Graphite As an Anode and Cathode in Lithium-Ion Batteries

Graphite is one of the most important components in lithium-ion batteries, serving as both the anode and cathode. It has dominated as an anode since the inception of Lithium-ion batteries, thanks to its unrivaled balance of low cost, abundance, high energy density, power density and very long cycle life.

The atomic structure of graphite results in three out of the four electron shells not being fully bonded, allowing them to migrate between layers of the crystal lattice and create large free electrons (also known as graphene). These free electrons make graphite an excellent conductor. It’s also cheap, hard-wearing and highly stable at high temperatures, adding to its versatility as an electrode material.

In lithium ion batteries, the positive charge moves from the anode to the cathode through the electrolyte. This process involves lithium ions being intercalated into, or inserted into, open spaces within the graphite, a process called “intercalation.”

Aluminum GDIBs work in a similar way to lithium, sodium and potassium GDIBs: reversible oxidation and intercalation of aluminum species occur on both the anode and cathode during charge. However, the intercalation mechanism in aluminum GDIBs is different due to the varying van der Waals and ionic repulsion between and within the graphene layers. This unique staging mechanism provides the aluminum GDIBs with a significant advantage over traditional graphite-based Li-ion batteries.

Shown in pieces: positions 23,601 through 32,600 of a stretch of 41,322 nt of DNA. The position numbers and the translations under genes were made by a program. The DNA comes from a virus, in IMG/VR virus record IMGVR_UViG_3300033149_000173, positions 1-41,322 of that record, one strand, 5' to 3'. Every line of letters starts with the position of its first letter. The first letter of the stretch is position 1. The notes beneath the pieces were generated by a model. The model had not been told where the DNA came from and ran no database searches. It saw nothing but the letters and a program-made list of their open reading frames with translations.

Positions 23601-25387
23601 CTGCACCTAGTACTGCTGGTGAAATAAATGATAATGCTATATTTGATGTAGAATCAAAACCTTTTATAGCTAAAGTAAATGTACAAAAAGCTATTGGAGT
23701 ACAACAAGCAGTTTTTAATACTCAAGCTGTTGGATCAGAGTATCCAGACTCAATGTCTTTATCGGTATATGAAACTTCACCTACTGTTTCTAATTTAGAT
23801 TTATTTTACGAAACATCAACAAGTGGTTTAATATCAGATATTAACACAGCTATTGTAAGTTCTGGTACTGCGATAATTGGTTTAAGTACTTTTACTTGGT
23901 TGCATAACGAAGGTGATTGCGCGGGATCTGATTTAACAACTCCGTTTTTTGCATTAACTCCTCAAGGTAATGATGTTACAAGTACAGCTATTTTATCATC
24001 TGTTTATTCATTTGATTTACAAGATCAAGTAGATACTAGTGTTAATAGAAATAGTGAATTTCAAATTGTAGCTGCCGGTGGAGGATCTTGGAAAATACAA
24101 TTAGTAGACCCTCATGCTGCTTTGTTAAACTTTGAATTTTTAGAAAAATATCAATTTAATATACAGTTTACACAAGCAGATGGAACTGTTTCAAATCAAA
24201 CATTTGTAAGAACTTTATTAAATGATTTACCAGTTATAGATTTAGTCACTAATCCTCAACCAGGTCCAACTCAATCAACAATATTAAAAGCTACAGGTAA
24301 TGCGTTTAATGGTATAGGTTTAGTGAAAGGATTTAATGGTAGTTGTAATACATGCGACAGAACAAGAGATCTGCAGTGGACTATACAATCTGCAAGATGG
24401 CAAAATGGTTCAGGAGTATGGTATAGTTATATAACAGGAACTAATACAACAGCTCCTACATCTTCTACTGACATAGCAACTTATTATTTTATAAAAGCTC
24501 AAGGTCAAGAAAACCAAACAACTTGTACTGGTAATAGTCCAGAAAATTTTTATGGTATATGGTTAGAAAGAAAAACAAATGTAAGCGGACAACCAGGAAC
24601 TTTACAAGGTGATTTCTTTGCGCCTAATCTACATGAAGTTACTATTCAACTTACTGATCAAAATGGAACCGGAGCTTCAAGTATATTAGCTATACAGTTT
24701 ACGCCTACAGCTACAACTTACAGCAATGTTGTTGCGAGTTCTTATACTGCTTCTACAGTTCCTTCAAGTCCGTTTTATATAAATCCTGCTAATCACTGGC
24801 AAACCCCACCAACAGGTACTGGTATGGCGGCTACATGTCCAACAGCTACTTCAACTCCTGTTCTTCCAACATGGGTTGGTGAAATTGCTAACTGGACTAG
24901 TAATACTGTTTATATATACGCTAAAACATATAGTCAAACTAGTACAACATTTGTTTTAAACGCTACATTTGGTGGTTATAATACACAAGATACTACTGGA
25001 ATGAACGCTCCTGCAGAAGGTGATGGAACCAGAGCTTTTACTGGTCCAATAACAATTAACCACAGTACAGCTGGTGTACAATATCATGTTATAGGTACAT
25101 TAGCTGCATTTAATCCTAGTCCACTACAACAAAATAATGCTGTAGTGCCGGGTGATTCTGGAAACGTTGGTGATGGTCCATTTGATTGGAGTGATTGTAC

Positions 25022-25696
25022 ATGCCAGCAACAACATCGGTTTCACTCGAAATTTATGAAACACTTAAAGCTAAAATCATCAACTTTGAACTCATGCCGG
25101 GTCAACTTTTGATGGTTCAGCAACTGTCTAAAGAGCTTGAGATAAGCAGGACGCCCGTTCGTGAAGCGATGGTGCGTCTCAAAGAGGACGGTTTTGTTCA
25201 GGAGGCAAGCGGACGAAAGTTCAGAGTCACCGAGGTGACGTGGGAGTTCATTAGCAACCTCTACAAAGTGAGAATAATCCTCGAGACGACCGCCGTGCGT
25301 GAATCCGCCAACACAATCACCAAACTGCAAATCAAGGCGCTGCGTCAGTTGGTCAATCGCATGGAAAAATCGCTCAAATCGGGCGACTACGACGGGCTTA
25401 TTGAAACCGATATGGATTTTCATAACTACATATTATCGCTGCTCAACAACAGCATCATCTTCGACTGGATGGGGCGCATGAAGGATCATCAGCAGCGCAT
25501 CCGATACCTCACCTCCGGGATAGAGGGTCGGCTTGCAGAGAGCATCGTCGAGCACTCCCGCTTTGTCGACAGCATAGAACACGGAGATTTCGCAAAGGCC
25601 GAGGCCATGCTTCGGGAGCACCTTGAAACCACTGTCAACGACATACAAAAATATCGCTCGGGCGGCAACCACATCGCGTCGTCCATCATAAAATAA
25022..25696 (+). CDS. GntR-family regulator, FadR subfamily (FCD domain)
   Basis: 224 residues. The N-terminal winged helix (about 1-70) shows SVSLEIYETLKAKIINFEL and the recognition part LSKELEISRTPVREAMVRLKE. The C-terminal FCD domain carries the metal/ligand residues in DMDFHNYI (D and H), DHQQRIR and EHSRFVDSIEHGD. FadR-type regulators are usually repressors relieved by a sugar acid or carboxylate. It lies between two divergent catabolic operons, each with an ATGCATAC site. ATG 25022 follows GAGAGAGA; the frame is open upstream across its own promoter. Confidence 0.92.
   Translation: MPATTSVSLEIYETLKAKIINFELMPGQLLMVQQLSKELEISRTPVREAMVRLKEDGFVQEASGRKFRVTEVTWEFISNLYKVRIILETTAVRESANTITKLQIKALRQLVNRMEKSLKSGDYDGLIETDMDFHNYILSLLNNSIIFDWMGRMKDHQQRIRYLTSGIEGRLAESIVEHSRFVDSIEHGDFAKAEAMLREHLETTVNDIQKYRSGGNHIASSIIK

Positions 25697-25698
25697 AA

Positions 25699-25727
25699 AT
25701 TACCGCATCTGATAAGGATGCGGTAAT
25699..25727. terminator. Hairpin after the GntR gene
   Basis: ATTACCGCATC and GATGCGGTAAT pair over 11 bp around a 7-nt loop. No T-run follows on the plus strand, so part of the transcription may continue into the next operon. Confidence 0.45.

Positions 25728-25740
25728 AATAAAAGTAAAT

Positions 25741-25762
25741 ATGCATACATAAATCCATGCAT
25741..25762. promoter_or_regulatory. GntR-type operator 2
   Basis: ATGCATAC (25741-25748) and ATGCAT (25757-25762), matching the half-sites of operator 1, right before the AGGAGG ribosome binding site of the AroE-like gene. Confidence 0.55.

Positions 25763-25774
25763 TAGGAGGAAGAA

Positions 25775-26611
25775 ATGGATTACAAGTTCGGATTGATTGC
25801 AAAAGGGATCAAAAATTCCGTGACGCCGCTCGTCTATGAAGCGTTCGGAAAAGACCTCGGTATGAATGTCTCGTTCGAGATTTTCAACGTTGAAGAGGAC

We recently spoke with John DeMaio, President of Graphex’s Graphite Division and CEO of Graphex Technologies, about why graphite is essential for the battery industry. He explains how graphite’s production and applications are changing to keep pace with EV demand, as well as why there are still no substitutes for its performance as an anode material.

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